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Management of smoking cessation in adolescents

Authors
Joseph B Rosen, MD
Marianna Sockrider, MD, DrPH
Section Editors
George B Mallory, MD
Diane Blake, MD
Deputy Editor
Alison G Hoppin, MD

INTRODUCTION

Long-term tobacco smoking can have adverse effects in nearly every organ of the body and cause a variety of diseases. In the United States, the adverse health effects from cigarette smoking account for more than 480,000 deaths among adults, or nearly one of every five deaths; more deaths are caused each year by tobacco use than by all deaths from human immunodeficiency virus (HIV), illegal drug use, alcohol use, motor vehicle injuries, suicides, and murders combined [1].

Cancer was among the first diseases causally linked to smoking. Smoking causes cancers of the bladder, oral cavity, pharynx, larynx, esophagus, cervix, kidney, lung, pancreas, and stomach, and acute myeloid leukemia [1]. Smoking causes about 90 percent of lung cancer deaths in men and women. The epidemiology of smoking and the benefits of smoking cessation in adults are discussed in separate topic reviews. (See "Patterns of tobacco use" and "Cigarette smoking and other possible risk factors for lung cancer".)

The prevalence of tobacco smoking among adolescents in the United States has gradually declined since the late 1990s. In 2013, 25.6 percent of 12th grade students reported smoking in the past 30 days, compared with 39 percent in 2001 (figure 1) [2,3]. Regional variations, prevalence, and trends in smoking among adolescents are discussed in a separate topic review. (See "Prevention of smoking initiation in children and adolescents".)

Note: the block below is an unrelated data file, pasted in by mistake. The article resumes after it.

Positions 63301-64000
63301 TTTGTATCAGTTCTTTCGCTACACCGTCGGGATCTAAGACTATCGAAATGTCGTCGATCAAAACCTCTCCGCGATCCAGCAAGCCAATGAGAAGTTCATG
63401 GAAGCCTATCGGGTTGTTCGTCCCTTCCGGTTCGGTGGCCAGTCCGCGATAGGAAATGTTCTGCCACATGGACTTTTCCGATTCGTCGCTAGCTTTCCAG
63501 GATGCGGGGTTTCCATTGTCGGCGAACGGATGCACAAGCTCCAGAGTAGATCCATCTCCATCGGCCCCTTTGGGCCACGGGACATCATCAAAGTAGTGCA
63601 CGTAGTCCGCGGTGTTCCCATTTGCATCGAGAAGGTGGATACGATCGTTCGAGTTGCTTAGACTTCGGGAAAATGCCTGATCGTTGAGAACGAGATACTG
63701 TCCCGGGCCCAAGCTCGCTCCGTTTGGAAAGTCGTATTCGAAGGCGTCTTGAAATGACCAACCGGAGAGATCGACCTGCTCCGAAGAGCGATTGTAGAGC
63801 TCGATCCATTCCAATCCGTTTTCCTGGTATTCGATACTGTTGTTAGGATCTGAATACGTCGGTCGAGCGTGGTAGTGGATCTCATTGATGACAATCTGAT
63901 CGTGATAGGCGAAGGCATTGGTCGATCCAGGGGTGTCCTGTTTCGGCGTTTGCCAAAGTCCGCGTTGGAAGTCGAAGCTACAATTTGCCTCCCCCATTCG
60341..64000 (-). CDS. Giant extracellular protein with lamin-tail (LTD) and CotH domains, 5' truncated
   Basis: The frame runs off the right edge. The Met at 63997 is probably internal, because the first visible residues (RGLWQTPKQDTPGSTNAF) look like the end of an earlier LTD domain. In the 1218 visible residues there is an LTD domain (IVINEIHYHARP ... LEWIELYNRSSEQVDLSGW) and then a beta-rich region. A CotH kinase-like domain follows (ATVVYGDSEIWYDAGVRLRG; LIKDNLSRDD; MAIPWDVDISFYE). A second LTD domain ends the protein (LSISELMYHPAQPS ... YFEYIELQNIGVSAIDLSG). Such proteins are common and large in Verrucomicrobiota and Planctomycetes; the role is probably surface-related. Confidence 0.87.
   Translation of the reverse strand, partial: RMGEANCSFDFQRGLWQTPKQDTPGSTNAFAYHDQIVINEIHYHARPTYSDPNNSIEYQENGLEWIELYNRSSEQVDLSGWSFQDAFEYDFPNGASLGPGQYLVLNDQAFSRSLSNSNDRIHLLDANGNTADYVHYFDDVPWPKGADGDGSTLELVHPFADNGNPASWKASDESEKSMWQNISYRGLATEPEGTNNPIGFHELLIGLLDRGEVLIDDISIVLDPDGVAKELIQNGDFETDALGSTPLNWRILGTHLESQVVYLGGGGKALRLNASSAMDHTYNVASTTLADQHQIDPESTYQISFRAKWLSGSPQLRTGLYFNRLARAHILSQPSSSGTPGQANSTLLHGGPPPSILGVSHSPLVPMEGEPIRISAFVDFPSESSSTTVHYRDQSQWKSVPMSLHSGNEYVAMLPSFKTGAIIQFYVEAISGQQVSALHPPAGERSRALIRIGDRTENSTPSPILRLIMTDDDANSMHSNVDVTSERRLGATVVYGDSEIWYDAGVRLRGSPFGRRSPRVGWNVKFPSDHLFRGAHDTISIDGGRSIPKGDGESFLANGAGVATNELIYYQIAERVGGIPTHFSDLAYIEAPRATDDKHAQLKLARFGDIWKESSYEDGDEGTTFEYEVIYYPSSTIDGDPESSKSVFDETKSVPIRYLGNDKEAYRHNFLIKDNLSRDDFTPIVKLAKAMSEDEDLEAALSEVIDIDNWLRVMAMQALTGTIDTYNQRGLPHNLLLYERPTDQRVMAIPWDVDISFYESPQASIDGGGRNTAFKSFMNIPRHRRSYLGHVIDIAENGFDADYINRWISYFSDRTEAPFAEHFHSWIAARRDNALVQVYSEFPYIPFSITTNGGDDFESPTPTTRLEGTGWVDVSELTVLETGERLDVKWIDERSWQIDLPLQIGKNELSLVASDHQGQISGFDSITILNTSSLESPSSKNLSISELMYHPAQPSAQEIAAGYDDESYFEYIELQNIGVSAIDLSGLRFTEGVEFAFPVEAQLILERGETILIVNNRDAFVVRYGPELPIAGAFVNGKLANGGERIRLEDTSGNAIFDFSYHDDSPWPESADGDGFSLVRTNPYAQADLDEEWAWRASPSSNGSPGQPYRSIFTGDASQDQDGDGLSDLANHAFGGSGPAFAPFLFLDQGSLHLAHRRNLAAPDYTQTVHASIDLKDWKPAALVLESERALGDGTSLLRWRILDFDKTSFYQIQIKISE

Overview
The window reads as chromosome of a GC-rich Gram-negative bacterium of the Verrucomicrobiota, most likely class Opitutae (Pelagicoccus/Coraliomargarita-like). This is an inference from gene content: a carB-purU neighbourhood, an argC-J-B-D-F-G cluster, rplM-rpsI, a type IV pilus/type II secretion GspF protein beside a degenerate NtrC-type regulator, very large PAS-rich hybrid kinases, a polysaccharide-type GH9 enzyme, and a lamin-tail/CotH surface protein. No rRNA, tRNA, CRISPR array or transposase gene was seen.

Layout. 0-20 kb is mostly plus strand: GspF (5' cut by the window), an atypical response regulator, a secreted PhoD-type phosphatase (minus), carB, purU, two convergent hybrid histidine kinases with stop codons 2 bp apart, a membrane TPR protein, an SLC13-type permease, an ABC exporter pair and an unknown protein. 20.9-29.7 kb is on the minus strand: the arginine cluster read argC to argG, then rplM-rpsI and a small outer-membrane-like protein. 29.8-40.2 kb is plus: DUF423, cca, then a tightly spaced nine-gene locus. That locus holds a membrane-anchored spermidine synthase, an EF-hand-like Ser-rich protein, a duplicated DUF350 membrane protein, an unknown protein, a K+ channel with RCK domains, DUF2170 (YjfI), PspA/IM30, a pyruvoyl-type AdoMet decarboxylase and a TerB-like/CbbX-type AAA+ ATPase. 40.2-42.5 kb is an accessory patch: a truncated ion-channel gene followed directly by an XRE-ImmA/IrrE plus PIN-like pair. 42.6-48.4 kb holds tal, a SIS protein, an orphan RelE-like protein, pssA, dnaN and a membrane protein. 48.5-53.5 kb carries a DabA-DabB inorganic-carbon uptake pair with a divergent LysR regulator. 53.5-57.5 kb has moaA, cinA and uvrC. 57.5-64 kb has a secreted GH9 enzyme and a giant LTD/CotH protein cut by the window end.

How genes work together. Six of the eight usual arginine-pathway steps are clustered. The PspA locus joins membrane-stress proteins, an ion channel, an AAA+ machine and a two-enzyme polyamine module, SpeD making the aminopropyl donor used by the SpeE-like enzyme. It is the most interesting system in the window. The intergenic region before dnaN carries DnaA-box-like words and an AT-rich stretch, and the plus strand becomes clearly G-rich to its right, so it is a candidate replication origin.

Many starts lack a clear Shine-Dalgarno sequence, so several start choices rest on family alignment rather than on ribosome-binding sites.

Smoking cessation is particularly important in the adolescent population because intervention at this time may prevent nicotine dependence and severe health consequences later in life. Smoking in adulthood is closely associated with smoking during adolescence: 90 percent of adult smokers smoked their first cigarette before the age of 18 [4]. Youth are particularly vulnerable to becoming dependent on nicotine, as compared with adults. Nicotine dependence can develop after as few as 100 cigarettes. The first symptoms of nicotine dependence can appear within days to weeks of the onset of occasional cigarette use, and often appear before the onset of daily smoking. (See 'Nicotine dependence' below.)

Motivation to quit smoking, as well as methods to help adolescent patients stop smoking, including smoking bans, adolescent smoking cessation programs, and pharmacological interventions are reviewed here. Behavioral and pharmacological interventions to support smoking cessation in adults are presented separately. (See "Behavioral approaches to smoking cessation" and "Overview of smoking cessation management in adults".)

                                 

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